In re to your “perception of what it means to be autistic has changed a lot in a year.” The problem with the term “autistic” being applied to people with such an array of challenges (from severe to mild), is that it makes it confusing for me. Being a “black and white” thinker, I compare it to pregnancy… and as we’ve all heard, there’s no such thing as being a “little bit pregnant”. I know that autism is refereed to a spectrum, but being nearly 50, and raised in the years I was, autism wasn’t something that many, if any, were ever going to function properly with in society.

    Not that the list at this site is accurate, but it sure looks like a list that would be good to be included in.

    I can’t tell if it’s a good thing that the spectrum has broadened or a bad thing. I can argue both sides. The pro side is that it helps to “normalize” the condition, and make those with it less “spooky” to those ignorant of it. The con side is that when people with mild to moderate degrees of autism (Asperger’s) are then put into the same category as the Boo Radleys [To Kill A Mockingbird] of the world. (A note on Boo Radley, I’ve seen where people want to debate whether a fictional character has Autism or something else, that wasn’t my point). That is why I blanch at the term Autistic for me.

    Asperger’s/Aspie? Yes
    Autistic? No

    I’ve never been good with change, and why the powers that be want to eliminate the Asperger’s term is beyond me. I think it denigrates those that are truly locked away into their own self with it, by having someone like me, functional in society -for the most part- clumsily lumped in with them. Just for clarification, I’m not embarrassed of the stronger term “Autism” being applied to me, I just think it waters down an important medical term for no good reason.

    1. I’ve written about the feelings you express here because I felt the same way: I was fine with aspie, struggled with autistic and rejected disabled. But my feelings have evolved since then. My official diagnosis is Asperger’s but I identify as autistic and use autistic and aspie interchangeably.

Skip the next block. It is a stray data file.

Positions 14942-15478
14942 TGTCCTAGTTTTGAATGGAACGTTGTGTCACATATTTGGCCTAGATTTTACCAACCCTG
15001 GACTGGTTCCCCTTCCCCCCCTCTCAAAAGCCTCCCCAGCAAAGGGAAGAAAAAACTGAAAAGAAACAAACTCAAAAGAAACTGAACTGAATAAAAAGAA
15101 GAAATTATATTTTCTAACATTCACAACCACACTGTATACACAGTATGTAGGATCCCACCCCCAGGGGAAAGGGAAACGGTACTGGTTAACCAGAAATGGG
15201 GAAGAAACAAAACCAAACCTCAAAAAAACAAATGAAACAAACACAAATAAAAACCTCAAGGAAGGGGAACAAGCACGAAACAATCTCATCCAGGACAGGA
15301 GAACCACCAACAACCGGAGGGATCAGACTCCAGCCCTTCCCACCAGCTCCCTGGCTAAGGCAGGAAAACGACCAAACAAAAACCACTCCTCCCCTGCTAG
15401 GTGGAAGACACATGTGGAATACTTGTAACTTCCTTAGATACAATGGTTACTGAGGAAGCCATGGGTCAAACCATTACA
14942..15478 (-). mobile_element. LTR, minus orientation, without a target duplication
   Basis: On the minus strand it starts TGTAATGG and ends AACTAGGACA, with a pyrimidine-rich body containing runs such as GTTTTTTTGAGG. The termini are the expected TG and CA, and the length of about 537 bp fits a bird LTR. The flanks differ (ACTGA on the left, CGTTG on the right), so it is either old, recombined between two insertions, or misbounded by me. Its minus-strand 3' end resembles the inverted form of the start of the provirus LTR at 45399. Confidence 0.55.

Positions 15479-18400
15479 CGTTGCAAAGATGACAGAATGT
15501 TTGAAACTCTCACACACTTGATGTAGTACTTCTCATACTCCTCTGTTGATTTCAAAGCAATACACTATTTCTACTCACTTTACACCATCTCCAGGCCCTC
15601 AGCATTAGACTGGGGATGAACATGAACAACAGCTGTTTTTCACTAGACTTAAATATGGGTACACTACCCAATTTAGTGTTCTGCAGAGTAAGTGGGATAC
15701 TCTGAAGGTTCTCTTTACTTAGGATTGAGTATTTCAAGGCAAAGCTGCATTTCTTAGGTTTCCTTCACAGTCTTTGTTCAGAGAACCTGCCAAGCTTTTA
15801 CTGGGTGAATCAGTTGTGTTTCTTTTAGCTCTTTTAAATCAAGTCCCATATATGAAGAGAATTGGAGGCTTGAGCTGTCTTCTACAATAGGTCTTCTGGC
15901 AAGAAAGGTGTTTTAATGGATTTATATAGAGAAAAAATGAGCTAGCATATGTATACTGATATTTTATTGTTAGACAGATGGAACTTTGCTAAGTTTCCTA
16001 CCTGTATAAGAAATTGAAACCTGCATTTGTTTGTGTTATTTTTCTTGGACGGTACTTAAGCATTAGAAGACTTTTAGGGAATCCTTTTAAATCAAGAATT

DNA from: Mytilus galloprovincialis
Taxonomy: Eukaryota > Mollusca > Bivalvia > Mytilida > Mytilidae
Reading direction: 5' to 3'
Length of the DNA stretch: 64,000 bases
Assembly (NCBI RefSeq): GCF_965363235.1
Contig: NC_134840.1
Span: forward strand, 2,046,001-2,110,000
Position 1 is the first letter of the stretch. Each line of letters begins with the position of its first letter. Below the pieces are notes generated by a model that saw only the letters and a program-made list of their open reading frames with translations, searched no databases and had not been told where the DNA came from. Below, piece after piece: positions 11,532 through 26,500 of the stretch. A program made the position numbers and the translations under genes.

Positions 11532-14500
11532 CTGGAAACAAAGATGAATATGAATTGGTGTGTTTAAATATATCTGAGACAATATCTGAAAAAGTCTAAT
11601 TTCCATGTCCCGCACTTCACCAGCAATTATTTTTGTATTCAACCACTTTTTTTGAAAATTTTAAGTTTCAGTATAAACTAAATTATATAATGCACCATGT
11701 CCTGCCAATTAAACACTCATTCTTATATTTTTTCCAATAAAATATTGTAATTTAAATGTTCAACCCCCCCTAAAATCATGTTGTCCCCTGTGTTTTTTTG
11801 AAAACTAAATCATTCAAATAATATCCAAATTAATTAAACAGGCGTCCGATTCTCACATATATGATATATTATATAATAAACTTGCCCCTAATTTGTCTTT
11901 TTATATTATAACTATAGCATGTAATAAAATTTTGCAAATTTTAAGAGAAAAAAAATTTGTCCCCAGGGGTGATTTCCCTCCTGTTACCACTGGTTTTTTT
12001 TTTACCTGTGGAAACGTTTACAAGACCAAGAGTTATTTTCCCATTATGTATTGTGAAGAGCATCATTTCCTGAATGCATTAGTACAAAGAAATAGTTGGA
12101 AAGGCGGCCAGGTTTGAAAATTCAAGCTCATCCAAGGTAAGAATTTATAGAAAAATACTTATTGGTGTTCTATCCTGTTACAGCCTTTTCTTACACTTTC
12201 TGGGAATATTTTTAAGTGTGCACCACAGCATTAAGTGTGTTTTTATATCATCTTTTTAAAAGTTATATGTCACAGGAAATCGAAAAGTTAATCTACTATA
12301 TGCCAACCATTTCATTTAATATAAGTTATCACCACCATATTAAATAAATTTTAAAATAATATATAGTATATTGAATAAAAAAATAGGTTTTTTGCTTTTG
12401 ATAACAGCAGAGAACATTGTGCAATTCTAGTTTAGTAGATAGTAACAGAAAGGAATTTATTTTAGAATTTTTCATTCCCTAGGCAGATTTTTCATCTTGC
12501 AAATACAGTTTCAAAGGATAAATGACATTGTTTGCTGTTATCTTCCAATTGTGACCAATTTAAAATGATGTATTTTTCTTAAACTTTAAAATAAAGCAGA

I don’t think my identifying as autistic takes anything away from people who need more supports or who have greater challenges. In fact, I’ve seen people who are, for example, nonverbal write that they prefer everyone on the spectrum to identify as simply autistic because it’s a sign of solidarity among those who have varying levels of abilities. It is a wide spectrum and I think it’s important for the average person to know that autistic people are diverse. You’re right that it’s no more possible to be a little autistic than to be a little bit pregnant, but I don’t consider myself a little bit autistic. My brain is absolutely different from a nonautistic person’s brain. If you met me in person, it wouldn’t take you long to figure this out. 🙂

      What you say about the stigma of autism in earlier decades is true. When I was a kid, only those who had the most obvious traits (i.e. nonverbal) were diagnosed. And that stigma still exists, though things are starting to shift a bit.